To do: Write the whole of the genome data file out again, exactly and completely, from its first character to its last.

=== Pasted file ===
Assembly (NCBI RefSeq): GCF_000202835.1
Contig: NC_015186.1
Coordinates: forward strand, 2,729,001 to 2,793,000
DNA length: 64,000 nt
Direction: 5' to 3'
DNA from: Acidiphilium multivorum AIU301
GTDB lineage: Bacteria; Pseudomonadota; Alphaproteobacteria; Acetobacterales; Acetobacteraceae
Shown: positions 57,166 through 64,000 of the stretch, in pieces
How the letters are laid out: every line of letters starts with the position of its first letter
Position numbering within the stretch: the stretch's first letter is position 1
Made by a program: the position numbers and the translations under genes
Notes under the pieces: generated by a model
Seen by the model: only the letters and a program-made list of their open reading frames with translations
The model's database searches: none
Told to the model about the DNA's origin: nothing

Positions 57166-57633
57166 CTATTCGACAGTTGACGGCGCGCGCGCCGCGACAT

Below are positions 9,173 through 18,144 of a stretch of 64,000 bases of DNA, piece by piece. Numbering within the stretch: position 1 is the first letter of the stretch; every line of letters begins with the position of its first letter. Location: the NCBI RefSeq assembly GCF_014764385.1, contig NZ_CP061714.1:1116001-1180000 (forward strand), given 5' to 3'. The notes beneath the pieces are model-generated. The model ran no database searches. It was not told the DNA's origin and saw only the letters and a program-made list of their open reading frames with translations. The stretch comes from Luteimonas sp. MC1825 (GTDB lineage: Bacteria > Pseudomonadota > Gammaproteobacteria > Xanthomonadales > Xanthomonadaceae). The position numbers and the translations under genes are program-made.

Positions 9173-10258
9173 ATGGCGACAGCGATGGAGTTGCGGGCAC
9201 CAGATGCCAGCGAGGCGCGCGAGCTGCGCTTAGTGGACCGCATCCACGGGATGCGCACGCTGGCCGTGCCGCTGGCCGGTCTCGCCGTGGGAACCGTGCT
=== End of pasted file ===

Assembly (NCBI RefSeq): GCF_000202835.1
Contig: NC_015186.1
Coordinates: forward strand, 2,729,001 to 2,793,000
DNA length: 64,000 nt
Direction: 5' to 3'
DNA from: Acidiphilium multivorum AIU301
GTDB lineage: Bacteria; Pseudomonadota; Alphaproteobacteria; Acetobacterales; Acetobacteraceae
Shown: positions 57,166 through 64,000 of the stretch, in pieces
How the letters are laid out: every line of letters starts with the position of its first letter
Position numbering within the stretch: the stretch's first letter is position 1
Made by a program: the position numbers and the translations under genes
Notes under the pieces: generated by a model
Seen by the model: only the letters and a program-made list of their open reading frames with translations
The model's database searches: none
Told to the model about the DNA's origin: nothing

Positions 57166-57633
57166 CTATTCGACAGTTGACGGCGCGCGCGCCGCGACAT

Below are positions 9,173 through 18,144 of a stretch of 64,000 bases of DNA, piece by piece. Numbering within the stretch: position 1 is the first letter of the stretch; every line of letters begins with the position of its first letter. Location: the NCBI RefSeq assembly GCF_014764385.1, contig NZ_CP061714.1:1116001-1180000 (forward strand), given 5' to 3'. The notes beneath the pieces are model-generated. The model ran no database searches. It was not told the DNA's origin and saw only the letters and a program-made list of their open reading frames with translations. The stretch comes from Luteimonas sp. MC1825 (GTDB lineage: Bacteria > Pseudomonadota > Gammaproteobacteria > Xanthomonadales > Xanthomonadaceae). The position numbers and the translations under genes are program-made.

Positions 9173-10258
9173 ATGGCGACAGCGATGGAGTTGCGGGCAC
9201 CAGATGCCAGCGAGGCGCGCGAGCTGCGCTTAGTGGACCGCATCCACGGGATGCGCACGCTGGCCGTGCCGCTGGCCGGTCTCGCCGTGGGAACCGTGCT